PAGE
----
With all of the advancements and benefits of the new Gen V engine, we asked some seasoned performance experts how these new technologies will affect those seeking more performance from the engine. When engines become so finely tuned  so as to eke out every available horsepower with a safe measure of protection from engine-damaging detonation and low-octane fuel, taking them beyond their original parameters of operation can have drastic results. Likewise, technologies like variable valve timing and direct injection are game-changers, not only in the power potential of the engine, but also in how they affect tuning them.

We asked ProCharger’s Erik Radzins about coaxing more performance from these high-tech powerhouses. ProCharger has several aftermarket offerings available for the LT1 and also have supercharger kits for engines using VVT and AFM technologies on other GM products.


Question:The LT1 has increased compression (11.5:1). How compatible is that with supercharging?

ER: The LT1 does have elevated compression levels, compared to cars in years past.     However, this is likely going to be the trend moving forward as manufacturers are pushing the envelope on power and efficiency.

Cars such as the newer Dodge 6.4L HEMIs, Ford’s Coyote, and earlier C6 Z06s, are just a few examples of OEM modern higher compression engines that we offer systems for, so this LT1 didn’t scare us at all.  The days of 9.5:1 and 10:1 motors are long since over, unless they are coming from the factory with forced induction.  But just as the OEM’s are pushing the levels of efficiency, so are we to make sure we can produce the largest power gains possible, and in a safe matter.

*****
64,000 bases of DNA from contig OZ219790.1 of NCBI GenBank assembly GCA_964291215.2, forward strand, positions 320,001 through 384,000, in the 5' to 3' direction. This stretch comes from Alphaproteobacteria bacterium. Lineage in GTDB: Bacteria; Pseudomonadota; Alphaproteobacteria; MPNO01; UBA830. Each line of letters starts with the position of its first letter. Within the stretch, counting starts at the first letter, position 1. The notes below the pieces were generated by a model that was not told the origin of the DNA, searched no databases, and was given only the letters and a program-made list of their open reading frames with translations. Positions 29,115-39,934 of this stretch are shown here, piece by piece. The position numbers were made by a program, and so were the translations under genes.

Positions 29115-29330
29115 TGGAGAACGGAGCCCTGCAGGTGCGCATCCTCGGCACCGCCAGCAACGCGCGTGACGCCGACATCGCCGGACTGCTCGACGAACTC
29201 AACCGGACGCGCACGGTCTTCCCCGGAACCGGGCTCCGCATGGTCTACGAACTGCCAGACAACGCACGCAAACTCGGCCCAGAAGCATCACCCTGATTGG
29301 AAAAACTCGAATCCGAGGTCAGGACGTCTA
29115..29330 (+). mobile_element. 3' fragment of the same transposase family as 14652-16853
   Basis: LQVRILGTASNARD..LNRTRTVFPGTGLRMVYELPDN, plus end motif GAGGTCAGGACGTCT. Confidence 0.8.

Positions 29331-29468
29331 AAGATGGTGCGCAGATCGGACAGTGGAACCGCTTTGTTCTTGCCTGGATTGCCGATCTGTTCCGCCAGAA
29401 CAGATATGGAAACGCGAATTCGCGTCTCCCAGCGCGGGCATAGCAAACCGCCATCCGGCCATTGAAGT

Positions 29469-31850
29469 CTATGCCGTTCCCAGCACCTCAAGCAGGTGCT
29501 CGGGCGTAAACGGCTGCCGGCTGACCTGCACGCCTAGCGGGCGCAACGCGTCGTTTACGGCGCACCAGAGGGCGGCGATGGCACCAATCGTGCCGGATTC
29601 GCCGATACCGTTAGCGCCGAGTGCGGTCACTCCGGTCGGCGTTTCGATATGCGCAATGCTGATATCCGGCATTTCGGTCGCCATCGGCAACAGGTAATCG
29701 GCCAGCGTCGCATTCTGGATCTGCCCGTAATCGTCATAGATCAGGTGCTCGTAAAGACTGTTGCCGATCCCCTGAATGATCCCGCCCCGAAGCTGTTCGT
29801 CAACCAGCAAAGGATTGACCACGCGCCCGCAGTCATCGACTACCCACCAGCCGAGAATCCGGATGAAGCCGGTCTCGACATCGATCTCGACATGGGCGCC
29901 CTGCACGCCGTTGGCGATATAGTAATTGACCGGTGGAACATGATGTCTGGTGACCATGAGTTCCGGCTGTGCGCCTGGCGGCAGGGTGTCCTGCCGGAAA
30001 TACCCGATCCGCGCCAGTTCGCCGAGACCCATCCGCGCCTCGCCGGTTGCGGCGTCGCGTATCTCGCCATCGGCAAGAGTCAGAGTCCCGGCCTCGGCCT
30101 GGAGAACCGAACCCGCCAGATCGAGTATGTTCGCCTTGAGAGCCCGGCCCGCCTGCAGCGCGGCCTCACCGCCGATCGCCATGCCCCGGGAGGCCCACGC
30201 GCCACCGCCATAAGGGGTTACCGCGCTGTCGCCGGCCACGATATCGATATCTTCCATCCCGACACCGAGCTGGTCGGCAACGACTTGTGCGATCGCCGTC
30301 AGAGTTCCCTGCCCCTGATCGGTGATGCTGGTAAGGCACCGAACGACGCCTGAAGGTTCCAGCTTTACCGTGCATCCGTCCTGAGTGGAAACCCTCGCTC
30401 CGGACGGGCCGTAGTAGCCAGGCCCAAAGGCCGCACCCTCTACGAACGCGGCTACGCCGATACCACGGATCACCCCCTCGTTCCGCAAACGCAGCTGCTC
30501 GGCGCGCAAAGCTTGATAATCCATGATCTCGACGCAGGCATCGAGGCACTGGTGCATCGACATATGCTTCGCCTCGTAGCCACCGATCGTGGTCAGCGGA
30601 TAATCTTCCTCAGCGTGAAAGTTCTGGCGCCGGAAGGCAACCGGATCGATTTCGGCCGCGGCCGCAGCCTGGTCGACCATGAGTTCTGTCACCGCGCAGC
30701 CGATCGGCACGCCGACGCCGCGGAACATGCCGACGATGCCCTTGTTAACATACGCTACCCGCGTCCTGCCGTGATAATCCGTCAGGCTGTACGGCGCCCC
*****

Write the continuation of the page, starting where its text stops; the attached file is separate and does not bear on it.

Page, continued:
We are and have been spending a lot of time on blower r & d, and intercooler design to absolutely maximize the efficiency of our compressors and cooling properties of our intercoolers. Which makes it possible for us to push seven psi of boost into these factory motors, even on 91 octane from anywhere in the country.  Without an efficient compressor, and good intercooler, boosting these modern motors with high compression ratios wouldn’t be possible. Thankfully we have a wonderful company full of brilliant and talented people to make sure our systems perform at the top of their games. 


Question: Do the new technologies on the Gen V engines (Active Fuel Management, Direct Injection, and Variable Valve Timing) help it respond to modifications like supercharging, or were they hurdles to overcome?

ER:  Active Fuel Management and Variable Valve Timing have been around a good while, so that wasn’t much of a change for us. However the aspect of (DI) Direct Injection was new in that we never offered a supercharger kit for a DI engine platform before. Thanks to our expanded calibrations team, the hurdles for the DI tuning was really not a hurdle at all, and was wrapped up in about the same amount of time that we take to prove out our ECU tunes on all other platforms. We do lots of testing (dyno/street/track) for various load conditions, temperatures, fuel quality, sticks and automatics, etc. so it’s very time consuming to do it right.  Looking back, I think we tested at least five different mass air meter locations alone, before we settled on the one deemed the most smooth, and repeatable, no matter how the installation is done. 


Question:Can one change parameters like Direct Injection timing or Variable Valve Timing to make the most of boosted applications?

ER: As far as changing the Variable Cam Timing mapping, GM did a great job dialing in the camshaft and the VVT control to really make the LT1 feel robust from the bottom of the curve all the way to the top.  If a person decides to add a custom camshaft after installing our system, that’s when the real fun with the VVT will begin.